Honda Motor Co. suffered a new setback to its HondaJet small aircraft as engine damage forced a redesign that will delay the first delivery until mid-2013, almost a year later than the previous schedule.
Ice ingested during ground testing caused “very minor damage” and a slight loss of thrust, Honda Aircraft Co. President Michimasa Fujino said Sunday at the National Business Aviation Association convention in Las Vegas. General Electric Co. is Honda’s partner on the engine.
The postponement pushes back the HondaJet’s commercial debut from 2012’s third quarter, which already was later than Honda Aircraft once expected. In 2009, the North Carolina-based unit said difficulties in receiving parts meant the first delivery would slide to late 2011 from 2010.
“I regret that we have to convey this message today,” Fujino said at a news conference, adding that the Honda unit had already informed customers of the postponement.
The HF120 engine now won’t be certified until the second half of 2012, and tests can then start on the whole plane, said Fujino, who first sketched out a jet design in 1997 before forming Honda Aircraft in 2006. The company has sold more than 100 HondaJets, he said. The plane’s first flight was in December.
“The business-jet market is a little slow right now, so the impact on sales is minimal, because the market won’t recover until 2013,” Fujino said in an interview. He declined to say what the financial impact of the delay will be.
GE, the world’s biggest maker of jet engines, said Sunday that testing on the Honda unit is 70 percent complete.
Honda has pushed the jet to win a share of what it expects to be a growing market for light planes able to use runways too short for larger commercial and business aircraft. The HondaJet will seat as many as two crew members and six passengers, depending on the configuration, according to the company’s website. Honda lists the price as $4.5 million.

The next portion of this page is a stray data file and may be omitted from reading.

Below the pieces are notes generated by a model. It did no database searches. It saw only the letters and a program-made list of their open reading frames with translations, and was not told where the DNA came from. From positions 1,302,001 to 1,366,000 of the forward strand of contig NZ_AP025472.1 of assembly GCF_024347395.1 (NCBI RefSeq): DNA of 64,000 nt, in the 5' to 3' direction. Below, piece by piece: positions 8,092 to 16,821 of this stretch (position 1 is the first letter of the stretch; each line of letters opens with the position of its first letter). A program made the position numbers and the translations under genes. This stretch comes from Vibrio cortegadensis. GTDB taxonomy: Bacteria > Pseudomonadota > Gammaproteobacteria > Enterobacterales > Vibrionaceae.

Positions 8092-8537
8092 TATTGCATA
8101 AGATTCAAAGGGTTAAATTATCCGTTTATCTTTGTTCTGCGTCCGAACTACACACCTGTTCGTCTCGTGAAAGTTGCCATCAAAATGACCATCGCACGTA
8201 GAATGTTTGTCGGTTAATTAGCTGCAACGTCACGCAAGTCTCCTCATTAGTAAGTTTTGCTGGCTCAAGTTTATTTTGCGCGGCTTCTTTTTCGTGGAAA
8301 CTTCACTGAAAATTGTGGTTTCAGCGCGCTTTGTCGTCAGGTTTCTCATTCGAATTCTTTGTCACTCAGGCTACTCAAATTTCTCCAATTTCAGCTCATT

Fresh delays on the jet add to Honda’s setbacks this year. Japan’s third-largest automaker is struggling to reverse falling sales of Honda and Acura brand autos in the U.S., its biggest market, after the March earthquake disrupted shipments of parts and slowed production for five months.
Honda sought to enter the aircraft business for decades to fulfill a goal of founder Soichiro Honda, who died in 1991.
“Honda is an engineering company,” said Ed Kim, an auto industry analyst with AutoPacific Inc. in Tustin, California. “They’re not afraid of engineering new and different kinds of things. What could possibly be more challenging than a jet?”
The company clearly wants the plane to act as a kind of halo for its engineering abilities, said Kim, who noted the plane appears in an advertisement for the carmaker’s Accord sedan.
Honda is spending more than $120 million on the North Carolina site and more than $1 billion on research and development of the jet.
“Given how much they’ve invested into it so far, perhaps they are too deep in to pull out now,” Kim said.
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